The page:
The 2010 rankings show significant movement in the Top 10, with Latham & Watkins falling out, Weil Gotshal & Manges climbing from #9 to #6, and Skadden Arps Slate Meagher & Flom jumping over Sullivan & Cromwell to the #3 slot.
Released exactly according to plan: The new Vault Law Firm Rankings.
A little while back, Elie wrote, “New Vault rankings are coming out and either there will be a significant shake-up in the rankings or some people are going to lose there their ever-lovin' minds.” Well, “some people” may have to hassle their therapists out on the Vineyard: the rankings are fairly stable, despite the last year’s tumult. (And yesterday’s ‘technical glitch glitches.’) Particularly so closer to the top, where Wachtell—claiming the # 1 slot for the seventh straight year—continues to exist in a zone of its own.
That said, the rankings are not quite as stable as they have been in the past. In most years, there is some sort of shuffle among numbers 8 through 11. This year, however, Latham fell an unprecedented 10 spots down to #17, while Weil Gotshal climbed from #9 to #6. (The latter is one small perk of having the world’s preeminent restructuring group during an economic crisis.)
Here are 5 more things we’ve noticed about these new rankings:
1. Skadden had a good year, climbing over Sullivan & Cromwell to take the #3 spot. Among other factors, the notion of ‘ half-Skadden ’ is a potent one, though not quite enough to carry the firm past Cravath. (Mildly ironic in that Cravath’s bonus decision spawned that meme.)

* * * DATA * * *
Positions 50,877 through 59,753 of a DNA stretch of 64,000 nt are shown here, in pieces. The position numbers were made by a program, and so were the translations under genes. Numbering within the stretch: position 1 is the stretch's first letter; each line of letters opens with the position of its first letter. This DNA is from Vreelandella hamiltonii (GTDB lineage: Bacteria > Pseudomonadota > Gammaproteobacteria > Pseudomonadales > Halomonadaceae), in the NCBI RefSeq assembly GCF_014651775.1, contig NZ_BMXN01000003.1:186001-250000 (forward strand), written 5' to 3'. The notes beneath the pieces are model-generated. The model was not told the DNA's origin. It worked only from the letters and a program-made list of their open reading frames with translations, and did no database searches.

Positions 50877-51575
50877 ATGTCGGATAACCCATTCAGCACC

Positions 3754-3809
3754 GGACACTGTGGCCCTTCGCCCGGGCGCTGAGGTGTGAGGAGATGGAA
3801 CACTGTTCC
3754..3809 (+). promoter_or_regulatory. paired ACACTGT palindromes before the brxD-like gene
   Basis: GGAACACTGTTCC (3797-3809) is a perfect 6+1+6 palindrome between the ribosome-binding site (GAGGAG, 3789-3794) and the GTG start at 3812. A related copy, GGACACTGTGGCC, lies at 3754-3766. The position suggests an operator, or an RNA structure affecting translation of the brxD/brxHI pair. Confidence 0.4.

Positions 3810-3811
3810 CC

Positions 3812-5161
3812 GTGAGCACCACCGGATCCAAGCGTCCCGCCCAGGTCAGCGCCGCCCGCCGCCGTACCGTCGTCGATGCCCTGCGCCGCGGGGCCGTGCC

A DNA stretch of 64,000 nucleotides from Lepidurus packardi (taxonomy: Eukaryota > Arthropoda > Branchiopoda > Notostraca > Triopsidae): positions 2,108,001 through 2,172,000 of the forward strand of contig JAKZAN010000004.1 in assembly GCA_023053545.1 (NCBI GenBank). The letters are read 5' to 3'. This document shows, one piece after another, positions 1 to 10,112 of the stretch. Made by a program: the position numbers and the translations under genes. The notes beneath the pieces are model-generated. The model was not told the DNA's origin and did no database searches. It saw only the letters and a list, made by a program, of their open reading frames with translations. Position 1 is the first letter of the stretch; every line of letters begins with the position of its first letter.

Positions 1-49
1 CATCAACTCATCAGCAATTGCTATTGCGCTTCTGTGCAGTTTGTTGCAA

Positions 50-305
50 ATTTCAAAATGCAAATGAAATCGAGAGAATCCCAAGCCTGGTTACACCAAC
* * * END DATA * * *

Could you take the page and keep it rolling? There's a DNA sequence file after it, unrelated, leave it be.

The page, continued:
Truly striking is the reach of the Skadden brand: Third in the Boston regional ranking, second in Chicago, and—taking over from Latham—No. 1 in Northern and Southern California. (Vault’s regional rankings are calculated using only the votes of the survey respondents in the particular region.) By contrast, in its hometown of New York City, Skadden places fifth. (These regional rankings are coming soon to the site.)
2. The ascension of U.K. firms—a major theme of the rankings in recent years—has stalled. All of the Magic Circle (with the exception of Allen & Overy) fell back. Current perception: the U.K. firms are hurting more than their U.S. counterparts. Plenty of evidence points to the same conclusion.
3. Cadwalader continues its free fall (#26 in the 2008 rankings, #60 in 2010), while Quinn Emanuelis on the rise (#43 in 2008, #23 in the new rankings).
4. Some of the survey data pre-dates the great purges of February and March. But we are confident that the volume of responses—from more than 15,000 associates—and the fact that data was gathered over a period of four months, flattens the effect this might have had on the overall prestige rankings.
5. ‘Prestige’ may seem a nebulous basis for a rankings system. Yet, using the Vault survey’s simple prestige scale, the BigLaw hive mind consistently orders firms in precise ways. An arbitrary example: Schulte Roth, which came in at #77 this year, ranked 80, 77, 76 and 82 over the previous four years. Another example, #55 Alston & Bird, ranked 57, 61, 59 and 57 over the same period. Another: #89 Finnegan Henderson: 90, 88, 89, 85. While there may be little meaningful distinction between slots 77 and 80, or, say, slots 59 and 57, there are meaningful differences between tiers. The relative consistency of these rankings, year after year, indicates that there clearly is a method to the madness.
As ever, all Vault law firm rankings (overall prestige, departmental, regional, diversity and quality of life) are purely a function of associate votes. No editorial input or judgment affects the results. I’m happy to answer any all questions about these rankings—please ask in the comments.
-posted by brian
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